What's lacking is anything original, but
that seems okay when one considers
Theory of a Deadman's peers. Just
making a decent rock album is enough
for celebration these days, and this
band has earned a reason to party.
- Graham Kelly




H mcar RECoRDS

By Laura Haber
Daily Arts Writer

There are certain things that can be relied on in life,
and punk rock is one of them. It is oddly comforting and
ironic that a movement founded
in the name of rebellion could
spawn bands that so carefully fol-
low the strict punk conventions.
Any punk revival band worth its
salt knows, respects and to some
extent imitates its predecessors.
Unlike other (more disposable)
forms of music, quality punk rock
looks and sounds similar not out
of a lack of creativity, but because
of an intentional effort by its
practitioners to maintain the puri-
ty of the scene.
If punk rock is a social move-
ment, The Distillers are its new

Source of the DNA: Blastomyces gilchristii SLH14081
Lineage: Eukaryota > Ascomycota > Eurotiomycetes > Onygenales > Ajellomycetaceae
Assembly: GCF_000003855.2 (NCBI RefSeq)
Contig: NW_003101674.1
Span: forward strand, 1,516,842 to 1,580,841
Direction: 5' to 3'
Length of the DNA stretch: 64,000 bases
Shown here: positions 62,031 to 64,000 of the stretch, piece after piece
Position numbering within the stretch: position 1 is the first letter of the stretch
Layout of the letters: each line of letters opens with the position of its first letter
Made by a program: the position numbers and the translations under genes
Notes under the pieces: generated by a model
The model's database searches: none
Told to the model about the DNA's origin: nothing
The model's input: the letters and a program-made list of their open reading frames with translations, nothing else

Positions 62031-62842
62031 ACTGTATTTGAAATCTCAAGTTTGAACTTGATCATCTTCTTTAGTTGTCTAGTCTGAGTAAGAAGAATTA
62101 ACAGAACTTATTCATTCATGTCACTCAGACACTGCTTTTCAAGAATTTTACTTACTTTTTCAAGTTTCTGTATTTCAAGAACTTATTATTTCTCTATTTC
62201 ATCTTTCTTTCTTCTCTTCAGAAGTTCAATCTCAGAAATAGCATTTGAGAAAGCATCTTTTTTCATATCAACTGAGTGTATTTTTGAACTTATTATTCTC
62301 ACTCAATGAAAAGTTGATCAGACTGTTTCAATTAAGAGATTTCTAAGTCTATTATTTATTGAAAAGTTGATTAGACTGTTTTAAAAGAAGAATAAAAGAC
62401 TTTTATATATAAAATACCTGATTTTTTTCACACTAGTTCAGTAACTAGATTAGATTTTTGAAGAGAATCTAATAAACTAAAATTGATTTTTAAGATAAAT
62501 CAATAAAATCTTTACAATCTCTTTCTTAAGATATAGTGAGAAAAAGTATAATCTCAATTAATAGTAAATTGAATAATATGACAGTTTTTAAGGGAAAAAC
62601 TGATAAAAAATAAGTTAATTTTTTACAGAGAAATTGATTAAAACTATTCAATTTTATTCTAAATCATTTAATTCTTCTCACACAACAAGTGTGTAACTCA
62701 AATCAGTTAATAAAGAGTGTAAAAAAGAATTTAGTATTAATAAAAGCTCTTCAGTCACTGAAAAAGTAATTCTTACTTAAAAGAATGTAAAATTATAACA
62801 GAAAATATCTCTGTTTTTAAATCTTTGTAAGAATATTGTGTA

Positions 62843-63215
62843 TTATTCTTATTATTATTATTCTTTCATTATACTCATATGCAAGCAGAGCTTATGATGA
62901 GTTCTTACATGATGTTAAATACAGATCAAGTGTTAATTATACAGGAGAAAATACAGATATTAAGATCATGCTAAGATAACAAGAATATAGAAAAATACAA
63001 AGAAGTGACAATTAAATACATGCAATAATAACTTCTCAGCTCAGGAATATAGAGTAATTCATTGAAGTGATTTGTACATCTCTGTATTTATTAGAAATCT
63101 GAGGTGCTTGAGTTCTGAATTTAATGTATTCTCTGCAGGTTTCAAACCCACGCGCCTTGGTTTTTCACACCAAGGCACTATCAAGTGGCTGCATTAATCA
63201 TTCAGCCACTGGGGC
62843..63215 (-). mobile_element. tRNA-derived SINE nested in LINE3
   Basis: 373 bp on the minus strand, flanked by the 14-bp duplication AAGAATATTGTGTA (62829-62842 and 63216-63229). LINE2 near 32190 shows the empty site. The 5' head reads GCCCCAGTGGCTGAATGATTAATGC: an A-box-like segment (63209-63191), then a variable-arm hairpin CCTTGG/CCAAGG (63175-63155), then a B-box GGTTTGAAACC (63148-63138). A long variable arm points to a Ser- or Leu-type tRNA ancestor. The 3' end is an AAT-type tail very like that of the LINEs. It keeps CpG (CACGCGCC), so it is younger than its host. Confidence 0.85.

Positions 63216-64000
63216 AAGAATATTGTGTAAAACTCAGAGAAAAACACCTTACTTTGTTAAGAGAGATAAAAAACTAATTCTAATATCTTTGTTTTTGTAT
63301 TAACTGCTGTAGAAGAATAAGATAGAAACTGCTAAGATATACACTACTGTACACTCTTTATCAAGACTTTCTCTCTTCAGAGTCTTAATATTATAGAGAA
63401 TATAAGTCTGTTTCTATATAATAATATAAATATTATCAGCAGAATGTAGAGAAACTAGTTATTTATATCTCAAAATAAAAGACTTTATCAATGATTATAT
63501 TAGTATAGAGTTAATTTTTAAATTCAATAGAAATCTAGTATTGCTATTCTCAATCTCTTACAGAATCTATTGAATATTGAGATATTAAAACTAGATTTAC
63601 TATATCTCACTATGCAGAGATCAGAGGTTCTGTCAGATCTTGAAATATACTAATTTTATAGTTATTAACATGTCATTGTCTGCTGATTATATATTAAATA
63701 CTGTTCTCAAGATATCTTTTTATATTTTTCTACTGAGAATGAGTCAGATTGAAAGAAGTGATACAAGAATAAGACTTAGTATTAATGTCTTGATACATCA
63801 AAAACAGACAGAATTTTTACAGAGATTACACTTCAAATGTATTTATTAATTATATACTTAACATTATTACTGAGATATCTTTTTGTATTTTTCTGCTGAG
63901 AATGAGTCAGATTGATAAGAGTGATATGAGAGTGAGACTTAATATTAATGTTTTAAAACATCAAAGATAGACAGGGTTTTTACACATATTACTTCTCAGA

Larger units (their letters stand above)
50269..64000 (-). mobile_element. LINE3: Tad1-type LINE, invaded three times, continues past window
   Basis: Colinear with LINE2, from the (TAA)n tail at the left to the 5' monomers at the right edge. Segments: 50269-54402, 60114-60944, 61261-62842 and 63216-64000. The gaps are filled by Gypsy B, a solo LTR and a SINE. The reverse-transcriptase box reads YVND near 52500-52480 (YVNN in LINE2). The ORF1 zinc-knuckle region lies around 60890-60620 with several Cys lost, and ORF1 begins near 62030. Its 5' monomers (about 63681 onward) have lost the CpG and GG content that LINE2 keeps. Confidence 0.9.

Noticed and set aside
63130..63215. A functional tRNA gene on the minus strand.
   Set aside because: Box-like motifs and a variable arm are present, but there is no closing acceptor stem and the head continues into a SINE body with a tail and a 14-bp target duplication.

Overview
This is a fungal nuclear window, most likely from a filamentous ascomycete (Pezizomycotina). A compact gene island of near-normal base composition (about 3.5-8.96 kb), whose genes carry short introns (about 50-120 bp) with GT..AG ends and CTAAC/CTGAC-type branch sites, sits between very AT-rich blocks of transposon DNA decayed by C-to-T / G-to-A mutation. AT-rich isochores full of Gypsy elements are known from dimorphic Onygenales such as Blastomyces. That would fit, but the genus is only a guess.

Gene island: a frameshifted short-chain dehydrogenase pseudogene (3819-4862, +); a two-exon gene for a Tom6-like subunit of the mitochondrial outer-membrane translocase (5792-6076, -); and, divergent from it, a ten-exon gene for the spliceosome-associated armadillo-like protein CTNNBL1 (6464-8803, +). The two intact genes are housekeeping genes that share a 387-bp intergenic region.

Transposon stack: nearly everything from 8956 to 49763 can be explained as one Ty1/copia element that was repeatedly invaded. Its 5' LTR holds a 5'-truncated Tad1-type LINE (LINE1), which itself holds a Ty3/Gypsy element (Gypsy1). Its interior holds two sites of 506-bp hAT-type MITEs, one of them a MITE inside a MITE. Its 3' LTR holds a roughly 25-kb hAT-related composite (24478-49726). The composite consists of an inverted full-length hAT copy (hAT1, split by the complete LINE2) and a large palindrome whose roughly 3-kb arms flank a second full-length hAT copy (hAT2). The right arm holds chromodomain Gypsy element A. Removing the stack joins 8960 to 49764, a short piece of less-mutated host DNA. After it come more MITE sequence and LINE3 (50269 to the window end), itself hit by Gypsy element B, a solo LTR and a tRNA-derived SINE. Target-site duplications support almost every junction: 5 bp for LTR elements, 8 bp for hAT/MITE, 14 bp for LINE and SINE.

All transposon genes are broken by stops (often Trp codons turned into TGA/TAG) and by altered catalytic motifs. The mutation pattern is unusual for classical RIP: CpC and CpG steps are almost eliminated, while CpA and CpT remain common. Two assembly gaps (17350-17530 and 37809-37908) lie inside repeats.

leader. Their second release, Sing
Sing Death House, is not for the
faint of heart. Led by impossibly
perfect singer/guitarist Brody Armstrong, (picture Court-
ney Love with a mohawk and lip piercings) The Distillers
effortlessly balance irreverent fun with a social con-
science, and create traditional yet sophisticated punk rock
that explores themes of salvation, rebellion, desperation,
drugs and even women's lib. As if The Distillers punk cre-

By Scott Serilla
Daily Music Editor
Manchester's Badly Drawn Boy
(better known to his mum as
Damon Gough) seems determined
on his second official release to
prove he's worth the mountain of
accolades thrown his way for
2000's Mercury Prize-winning The
Hour Of Bewilderbeast. The ambi-
tious multi-instrumentalist, singer-
song writer, who likes to hide his
aspirations behind an outer shell
of slackerdom, caught many off
guard with the epic pop textures
and heartbreaking melodies of
Gough's effortless mix of lofi
folk sensibilities and unexpected
pop elegance defined Badly
Drawn Boy as something of a